MEDIA: HEADLINER - Standard’s ad director won’t be talking about a revolution/Mike Orlov is looking to build on the newspaper’s London heritage

Sales staff at the Evening Standard shouldn’t expect a whirlwind of change as their new ad director marches on to the floor this week.

Sales staff at the Evening Standard shouldn’t expect a whirlwind of

change as their new ad director marches on to the floor this week.



Mike Orlov, who filled the gap left by Sue Dear when she became the ad

director of The Mail on Sunday, is not a fan of revolutions.



’Why change things just for the sake of changing them?’ he says. ’The

big trick when you’re coming into somewhere is to make a difference by

adding, not dismantling. My parents’ country had a revolution in 1917

and it tore up their lives until they got out of there in 1947. It’s not

necessarily the way to get the best out of people.’



Orlov’s parents left the Soviet Union in the confusion following the

Second World War. They headed for Yorkshire (’where the work was’), met

up in Bradford, married and raised a son who was always reminded of the

importance of working class graft.



’I left London University with a good drinking man’s 2:2,’ remembers

Orlov, who remains as proud of his Russian blood as his northern

accent.



’That is when they leaned on me to go out and get a proper job.’



That proper job turned out to be at Haymarket, where Orlov learned his

trade as an ad manager for Campaign among other titles. After a stint as

the publisher of Travel Weekly, he came to Associated Newspapers in 1994

to manage The Mail on Sunday’s expanded travel section. From there Orlov

took on a brief as the paper’s client services manager, then worked as

the deputy ad manager for The Mail on Sunday’s Financial Mail before

being appointed as The Mail on Sunday’s ad sales manager in January

1999.



It’s far from the simplest route to the Standard’s ad director’s chair,

but in the eyes of Orlov’s new boss - the managing director Sally de la

Bedoyere - that could be a rare advantage. ’There’s an appeal about

someone who hasn’t been through the normal grooming process,’ she says.

’I like Mike’s lateral thinking. He has a really good understanding of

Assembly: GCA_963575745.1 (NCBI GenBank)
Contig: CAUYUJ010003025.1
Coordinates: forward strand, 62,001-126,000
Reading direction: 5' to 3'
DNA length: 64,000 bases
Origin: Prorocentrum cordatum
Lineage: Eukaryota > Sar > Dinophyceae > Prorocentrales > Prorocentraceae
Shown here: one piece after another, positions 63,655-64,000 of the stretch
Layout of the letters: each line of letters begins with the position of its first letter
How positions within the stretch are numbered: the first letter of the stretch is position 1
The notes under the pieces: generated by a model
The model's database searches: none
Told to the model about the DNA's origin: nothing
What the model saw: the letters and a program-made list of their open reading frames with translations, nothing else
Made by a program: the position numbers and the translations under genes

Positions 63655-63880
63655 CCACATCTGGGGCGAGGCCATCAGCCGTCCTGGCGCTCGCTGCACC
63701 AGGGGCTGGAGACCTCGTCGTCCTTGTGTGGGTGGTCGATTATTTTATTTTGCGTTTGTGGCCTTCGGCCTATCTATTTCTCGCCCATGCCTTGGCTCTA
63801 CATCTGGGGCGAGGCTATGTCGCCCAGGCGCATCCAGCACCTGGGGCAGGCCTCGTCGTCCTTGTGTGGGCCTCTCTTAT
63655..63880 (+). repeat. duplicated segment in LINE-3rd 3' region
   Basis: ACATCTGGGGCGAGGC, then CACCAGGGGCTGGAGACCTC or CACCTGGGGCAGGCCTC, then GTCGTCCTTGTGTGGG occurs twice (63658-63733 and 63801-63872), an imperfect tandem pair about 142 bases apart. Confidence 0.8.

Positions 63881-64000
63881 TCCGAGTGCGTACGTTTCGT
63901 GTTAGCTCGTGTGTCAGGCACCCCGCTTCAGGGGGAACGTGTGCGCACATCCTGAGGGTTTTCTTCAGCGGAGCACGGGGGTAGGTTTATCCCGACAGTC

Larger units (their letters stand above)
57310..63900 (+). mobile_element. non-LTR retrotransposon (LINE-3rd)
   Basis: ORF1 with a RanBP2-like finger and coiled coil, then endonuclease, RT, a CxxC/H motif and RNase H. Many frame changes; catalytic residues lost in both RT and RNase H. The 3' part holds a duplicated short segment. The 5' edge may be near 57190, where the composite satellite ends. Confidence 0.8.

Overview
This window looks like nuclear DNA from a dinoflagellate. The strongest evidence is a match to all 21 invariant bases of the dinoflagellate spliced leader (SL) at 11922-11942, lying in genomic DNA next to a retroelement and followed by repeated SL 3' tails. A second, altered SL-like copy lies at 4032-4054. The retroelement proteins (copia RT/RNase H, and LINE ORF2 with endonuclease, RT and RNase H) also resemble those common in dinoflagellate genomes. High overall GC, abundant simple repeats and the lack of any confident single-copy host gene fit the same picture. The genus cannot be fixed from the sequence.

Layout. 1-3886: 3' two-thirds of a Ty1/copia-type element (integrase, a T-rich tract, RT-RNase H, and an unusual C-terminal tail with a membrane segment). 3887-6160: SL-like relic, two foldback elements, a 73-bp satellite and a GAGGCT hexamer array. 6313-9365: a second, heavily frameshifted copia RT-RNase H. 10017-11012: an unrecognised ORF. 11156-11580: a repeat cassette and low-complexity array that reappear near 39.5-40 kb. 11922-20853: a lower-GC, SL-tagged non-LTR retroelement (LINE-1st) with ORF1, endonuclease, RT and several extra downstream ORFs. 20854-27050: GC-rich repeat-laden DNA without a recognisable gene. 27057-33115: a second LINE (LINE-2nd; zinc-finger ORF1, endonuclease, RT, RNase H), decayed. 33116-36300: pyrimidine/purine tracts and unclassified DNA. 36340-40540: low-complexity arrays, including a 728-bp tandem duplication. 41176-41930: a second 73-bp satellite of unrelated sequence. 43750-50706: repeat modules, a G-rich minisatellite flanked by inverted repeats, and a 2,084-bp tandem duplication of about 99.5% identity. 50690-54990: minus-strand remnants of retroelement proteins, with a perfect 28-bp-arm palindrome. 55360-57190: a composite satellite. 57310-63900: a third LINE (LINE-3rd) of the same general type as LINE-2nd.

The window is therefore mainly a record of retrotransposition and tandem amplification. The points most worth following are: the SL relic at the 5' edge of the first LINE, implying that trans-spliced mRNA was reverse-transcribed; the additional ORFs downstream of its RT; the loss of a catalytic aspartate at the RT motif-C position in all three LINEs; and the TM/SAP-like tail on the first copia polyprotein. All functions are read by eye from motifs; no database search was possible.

what the industry faces going forward and he knows how to think out of

the box and make a difference.’



Orlov’s new role seems more likely to push him into the industry

limelight, but that doesn’t mean he has to bask in it.



’There’s an ambassadorial role that comes with the job,’ he says of an

ad director’s usual position as the public face of a paper. ’But it can

be a double-edged sword. It’s great for the ego but it can mean that the

marketplace feels it owns you. You have to make sure you don’t get

swamped.



Besides, there are probably some prettier people at the Standard who are

more than qualified to share the role.’



That’s more than a bit of rare northern modesty. For Orlov, it’s a

management philosophy. ’I learned from my early mistakes that it’s

crucial to develop talent and build up your team,’ he says. ’You want to

encourage people who will be forward looking. You don’t want a situation

where people are just digging in and being defensive of their

brands.’



As agency sales manager at The Mail on Sunday, Orlov’s idea of a

non-defensive approach involved bringing his department closer to media

agencies.



’We’d always got along with agencies and clients,’ he says. ’But we

wanted to repackage the department so we weren’t just brokering space

but talking about news business issues.’



At the time that meant going to agencies with studies about sticky

subjects such as the state of the newspaper industry and its position in

the digital future.



But Orlov believes that the brave new world of the web doesn’t have to

threaten a well-branded paper.’In the mid-term future, especially with

the fragmentation of TV, newspaper superbrands will be crucial for

advertisers hoping to reach a mass audience,’ he says. ’Those papers

that have coped with technological changes and benefited from them will

have an even bigger role to play.’



Orlov sees the Standard as such a product. ’The Standard is London’s

national newspaper and it reflects the power and influence of the city,’

he says. ’It’s far from being parochial.



Our constituency is anybody with anything to do with London.’ And that

even extends to his parents’ old countrymen. ’I lay odds,’ he says,

’that Vladimir Putin and his advisers were looking through the paper

when they were here last week.’



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